In order to calculate T-Scores, we need to start with good normative (benchmark) data. This is obtained by collecting survey responses from employees at hundreds of different organizations. We then calculate the average (mean) and the standard deviation of the scores for each survey question across all those organizations. (Standard deviation is a measure of variation. It indicates how much scores vary across different organizations.)Employee engagement score formula:
To calculate a T-Score, we take your organization's raw score minus the normative mean (average across all organizations) and divide by the standard deviation. Lastly, we multiply by 10 and add 50. (These last steps simply transform the score into a range that is more intuitive. If we omit these last steps, the score is referred to as a z-score, with an average of zero and a standard deviation of 1.)
(Your Score - Benchmark Average Score)
Benchmark Standard Deviation
10 + 50
Examples of T-Score Calculations
|Sample survey question: "Employee satisfaction is a priority in this company."
Your organization's raw score: 4.2 (for example)
Average score across all organizations: 3.7
Standard deviation across all organizations: 0.5
T-Score = (4.2 - 3.7) / 0.5 * 10 + 50 = 60
|Sample survey question: "Employee satisfaction is the top priority in this company."
Your organization's raw score: 3.6 (for example)
Average score across all organizations: 3.1
Standard deviation across all organizations: 0.5
T-Score = (3.6 - 3.1) / 0.5 * 10 + 50 = 60
These examples illustrate how benchmark scores provide essential context to raw scores. The two sample survey questions are worded differently, which influences how people respond to them. Notice how the raw scores are very different but lead to identical T-Scores.
Why and how does benchmarking work?
When we look at engagement or satisfaction survey results across a large number of different organizations, we find that scores on survey questions tend to follow a normal distribution. This means that scores follow a fairly predictable bell-curve pattern.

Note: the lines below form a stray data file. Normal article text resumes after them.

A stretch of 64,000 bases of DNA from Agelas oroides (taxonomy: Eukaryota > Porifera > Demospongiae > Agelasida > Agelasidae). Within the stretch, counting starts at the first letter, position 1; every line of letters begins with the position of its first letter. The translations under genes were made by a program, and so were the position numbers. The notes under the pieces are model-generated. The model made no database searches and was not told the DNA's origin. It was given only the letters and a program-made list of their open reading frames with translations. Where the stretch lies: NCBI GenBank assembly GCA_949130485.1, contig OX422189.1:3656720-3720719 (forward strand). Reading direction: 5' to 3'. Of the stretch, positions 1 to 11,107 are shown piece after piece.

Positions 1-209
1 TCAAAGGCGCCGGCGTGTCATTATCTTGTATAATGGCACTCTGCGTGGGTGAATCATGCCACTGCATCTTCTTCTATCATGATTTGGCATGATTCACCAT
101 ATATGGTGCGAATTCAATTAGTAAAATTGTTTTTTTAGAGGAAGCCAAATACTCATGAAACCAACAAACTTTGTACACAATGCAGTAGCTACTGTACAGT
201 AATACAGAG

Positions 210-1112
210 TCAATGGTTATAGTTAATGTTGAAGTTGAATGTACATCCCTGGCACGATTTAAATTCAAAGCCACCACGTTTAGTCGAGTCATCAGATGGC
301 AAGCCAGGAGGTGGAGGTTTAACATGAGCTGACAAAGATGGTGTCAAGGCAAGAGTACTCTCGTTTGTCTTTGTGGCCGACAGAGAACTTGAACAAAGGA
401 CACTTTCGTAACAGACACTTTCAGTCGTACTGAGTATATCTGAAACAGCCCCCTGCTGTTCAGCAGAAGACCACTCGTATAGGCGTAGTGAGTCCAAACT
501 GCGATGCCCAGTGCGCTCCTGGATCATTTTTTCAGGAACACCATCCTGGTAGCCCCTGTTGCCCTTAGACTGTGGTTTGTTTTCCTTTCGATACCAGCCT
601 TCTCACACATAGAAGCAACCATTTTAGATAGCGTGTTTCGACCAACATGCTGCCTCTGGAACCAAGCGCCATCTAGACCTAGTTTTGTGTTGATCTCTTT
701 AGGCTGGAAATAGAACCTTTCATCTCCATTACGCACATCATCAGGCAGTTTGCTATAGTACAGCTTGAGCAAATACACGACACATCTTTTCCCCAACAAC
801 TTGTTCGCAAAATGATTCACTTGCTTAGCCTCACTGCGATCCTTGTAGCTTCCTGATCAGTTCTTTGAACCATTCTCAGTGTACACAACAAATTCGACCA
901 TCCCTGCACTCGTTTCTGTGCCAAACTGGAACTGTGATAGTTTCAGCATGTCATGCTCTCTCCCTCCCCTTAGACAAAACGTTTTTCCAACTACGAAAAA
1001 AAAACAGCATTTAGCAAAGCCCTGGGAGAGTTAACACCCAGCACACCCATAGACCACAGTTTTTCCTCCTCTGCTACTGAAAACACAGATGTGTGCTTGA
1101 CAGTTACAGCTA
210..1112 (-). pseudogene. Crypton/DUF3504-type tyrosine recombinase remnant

The chart below is an example of how different companies scored on a survey question that measures employee satisfaction.
The vertical axis indicates the number of companies, and the horizontal axis indicates the score. For example, 20 companies received a score of 3.1.
This bell-curve shape means the responses to this survey question are "normally distributed". Since the responses are normally distributed, we can use benchmark scores to describe how high or low any particular company's score is compared to other companies.
T-Scores are not the only way to describe how high or low a score is. Perhaps the most popular way to represent benchmark scores in employee surveys is with percentiles. Percentile scores tells you what percent of organizations scored lower than your organization. Percentile scores range from 1 (low) to 99 (high). The bell curve chart above includes both T-Scores and Percentiles so you can see how T-Scores compare to percentile scores.
After the Survey
Once your organization has conducted an employee survey and received the results, we recommend HR and organization leaders follow this strategic post-survey protocol: